Tracy Schuhmacher didn’t feel great about her housekeeping skills and the ins-and-outs of being a self-described stay-at-home-mom in 2004. But she loved cooking.
“The one thing that gave me a sense of confidence and accomplishment was cooking and baking for friends and family,” she said. “I decided to use those skills to enter the Pillsbury Bake-off and try to win the grand prize of $1 million.”
Now a food, drink and culture writer at the Democrat and Chronicle in Rochester, New York, Schuhmacher will talk about whether she won or lost, and how she felt about it, on Nov. 16 as part of the USA TODAY Network’s Storytellers Project show, “Food and Family.”
Schuhmacher will be joined by:
- Stephanie Laska of San Francisco
- Rohini Chandra, 31, of Los Angeles
- Melissa Soza Fees, 54, of Phoenix
- Gabrielle Shea, 41, of Brooklyn, New York
Chandra, a first-generation Asian-Indian American and filmmaker, will share a story about traveling to see her parents in India about two years ago. During the visit, she noticed smoke in the distance while looking from the 10th floor of her parents’ high-rise building. She investigated and discovered a protest led by farm laborers.
In talking with them, Chandra said she felt a kinship and developed a deep respect for their work.
“I hope people will relate to the poignant and heartwarming experience I had in meeting a farmer family in India whose world is so completely different from ours,” she said.
Soza Fees will tell a story about her grandmother, whom she lovingly calls Nana, teaching her how to cook. She says those lessons were more than just learning technique and process. Her Nana also imparted wisdom, and the importance of handing down family traditions and stories through food.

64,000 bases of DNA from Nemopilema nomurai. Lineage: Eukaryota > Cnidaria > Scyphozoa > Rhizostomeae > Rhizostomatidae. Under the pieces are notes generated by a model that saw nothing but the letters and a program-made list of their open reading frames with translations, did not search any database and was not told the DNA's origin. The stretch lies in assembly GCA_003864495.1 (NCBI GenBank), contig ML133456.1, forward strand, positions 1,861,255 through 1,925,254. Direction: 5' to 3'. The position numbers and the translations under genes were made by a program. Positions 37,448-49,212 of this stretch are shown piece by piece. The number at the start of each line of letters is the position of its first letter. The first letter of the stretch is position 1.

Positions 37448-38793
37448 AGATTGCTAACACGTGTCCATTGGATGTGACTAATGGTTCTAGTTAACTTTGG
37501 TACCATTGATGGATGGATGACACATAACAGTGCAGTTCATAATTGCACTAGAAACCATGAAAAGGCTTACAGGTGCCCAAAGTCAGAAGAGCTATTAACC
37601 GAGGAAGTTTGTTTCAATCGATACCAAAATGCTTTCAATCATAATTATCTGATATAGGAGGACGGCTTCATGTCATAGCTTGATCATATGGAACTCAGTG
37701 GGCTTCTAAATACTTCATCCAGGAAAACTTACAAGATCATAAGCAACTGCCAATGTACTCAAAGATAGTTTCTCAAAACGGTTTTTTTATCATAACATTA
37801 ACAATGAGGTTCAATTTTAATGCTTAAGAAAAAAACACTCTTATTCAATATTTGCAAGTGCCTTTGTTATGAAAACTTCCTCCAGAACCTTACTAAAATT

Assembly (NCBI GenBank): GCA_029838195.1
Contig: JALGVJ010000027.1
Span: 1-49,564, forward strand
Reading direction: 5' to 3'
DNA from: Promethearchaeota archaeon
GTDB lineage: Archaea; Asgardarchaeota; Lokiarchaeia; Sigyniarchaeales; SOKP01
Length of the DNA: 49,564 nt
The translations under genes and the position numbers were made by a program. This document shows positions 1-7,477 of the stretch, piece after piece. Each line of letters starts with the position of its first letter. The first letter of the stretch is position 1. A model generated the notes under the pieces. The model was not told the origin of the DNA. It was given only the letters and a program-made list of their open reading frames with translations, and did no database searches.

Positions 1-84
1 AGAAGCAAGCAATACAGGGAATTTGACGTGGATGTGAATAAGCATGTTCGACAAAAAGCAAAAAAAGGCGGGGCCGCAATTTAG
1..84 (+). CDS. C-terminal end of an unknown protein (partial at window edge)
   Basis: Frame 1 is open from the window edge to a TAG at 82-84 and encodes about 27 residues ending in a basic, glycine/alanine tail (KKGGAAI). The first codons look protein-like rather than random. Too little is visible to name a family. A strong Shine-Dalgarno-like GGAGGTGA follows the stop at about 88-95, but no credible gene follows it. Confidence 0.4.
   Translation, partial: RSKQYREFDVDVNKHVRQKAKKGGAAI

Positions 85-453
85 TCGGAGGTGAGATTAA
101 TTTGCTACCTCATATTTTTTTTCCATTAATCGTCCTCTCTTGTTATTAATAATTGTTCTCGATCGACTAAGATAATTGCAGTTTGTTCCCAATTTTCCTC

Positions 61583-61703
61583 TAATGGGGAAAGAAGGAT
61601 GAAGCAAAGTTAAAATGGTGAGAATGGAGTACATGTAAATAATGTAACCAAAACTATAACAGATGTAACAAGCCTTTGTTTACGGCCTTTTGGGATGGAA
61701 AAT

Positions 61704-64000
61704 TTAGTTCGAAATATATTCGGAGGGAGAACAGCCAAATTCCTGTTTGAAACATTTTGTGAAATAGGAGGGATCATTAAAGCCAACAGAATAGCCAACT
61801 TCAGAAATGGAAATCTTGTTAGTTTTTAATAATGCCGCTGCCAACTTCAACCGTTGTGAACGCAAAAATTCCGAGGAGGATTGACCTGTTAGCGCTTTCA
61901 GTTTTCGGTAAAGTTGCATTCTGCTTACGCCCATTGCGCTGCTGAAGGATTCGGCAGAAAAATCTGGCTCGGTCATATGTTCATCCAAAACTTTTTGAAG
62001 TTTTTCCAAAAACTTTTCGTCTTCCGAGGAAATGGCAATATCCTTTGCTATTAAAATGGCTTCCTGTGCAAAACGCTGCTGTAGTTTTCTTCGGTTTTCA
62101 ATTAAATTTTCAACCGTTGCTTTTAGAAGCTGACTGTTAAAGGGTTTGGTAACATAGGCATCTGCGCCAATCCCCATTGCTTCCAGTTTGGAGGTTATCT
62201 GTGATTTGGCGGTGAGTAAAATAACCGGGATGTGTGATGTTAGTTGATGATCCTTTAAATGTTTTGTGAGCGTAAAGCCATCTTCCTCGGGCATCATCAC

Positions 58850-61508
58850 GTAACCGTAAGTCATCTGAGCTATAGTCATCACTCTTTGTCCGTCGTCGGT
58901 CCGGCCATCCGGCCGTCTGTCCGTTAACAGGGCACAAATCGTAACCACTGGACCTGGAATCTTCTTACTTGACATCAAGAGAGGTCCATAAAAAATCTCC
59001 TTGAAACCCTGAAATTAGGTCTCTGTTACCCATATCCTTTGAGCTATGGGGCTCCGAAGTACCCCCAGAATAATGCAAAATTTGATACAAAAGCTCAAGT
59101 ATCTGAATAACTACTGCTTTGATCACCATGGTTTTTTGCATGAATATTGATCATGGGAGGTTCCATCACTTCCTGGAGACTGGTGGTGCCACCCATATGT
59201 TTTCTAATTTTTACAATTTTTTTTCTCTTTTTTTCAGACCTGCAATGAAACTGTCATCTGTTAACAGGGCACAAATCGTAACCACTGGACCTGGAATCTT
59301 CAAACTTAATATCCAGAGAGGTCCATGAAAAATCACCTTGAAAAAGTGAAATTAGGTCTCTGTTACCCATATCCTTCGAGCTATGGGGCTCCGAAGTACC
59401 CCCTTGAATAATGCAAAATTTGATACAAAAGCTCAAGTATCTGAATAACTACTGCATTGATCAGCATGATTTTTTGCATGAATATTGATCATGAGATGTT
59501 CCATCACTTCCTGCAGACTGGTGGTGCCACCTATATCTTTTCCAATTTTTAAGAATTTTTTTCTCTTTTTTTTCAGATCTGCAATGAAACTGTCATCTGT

“I hope listeners take away how we can honor the memory of a person when we cook their recipes,” she said.
Shea’s story is about failing at something and then getting a shot at redemption. It centers around Thanksgiving, when she was invited to meet her boyfriend’s family for the first time and decided to bring her specialty dish of macaroni and cheese.
“I put sweetened condensed milk instead of evaporated milk. It was absolutely disgusting and I was mortified,” she said.
But at Christmas, Shea got a second chance at making the dish.
“His entire family loved it,” she said. “We got married. And 20 years and three children later, I still make mac and cheese for every occasion and it is still the most sought after dish on the dinner table.”
Laska’s story is about her desire to change some bad habits and adopt a healthier lifestyle. Her wake-up call was at Disneyland when her son was left unprotected on a ride because the safety bar stopped at her waist and he was much smaller.
“It wasn’t until my son nearly lost his life on a roller coaster that I finally kicked losing weight into high gear,” she said.
“I’m living proof that sustainable weight loss is possible without following unnecessary and constrictive rules. As it turns out, you can have your sugar-free cake and eat it too.”
Learn more about the Storytellers Project and apply to tell a story in 2022 at https://www.storytellersproject.com/tell/.
Need to know
What: “Food and Family”
When: Nov. 16, 4 p.m. PT / 7 p.m. ET
Upcoming virtual shows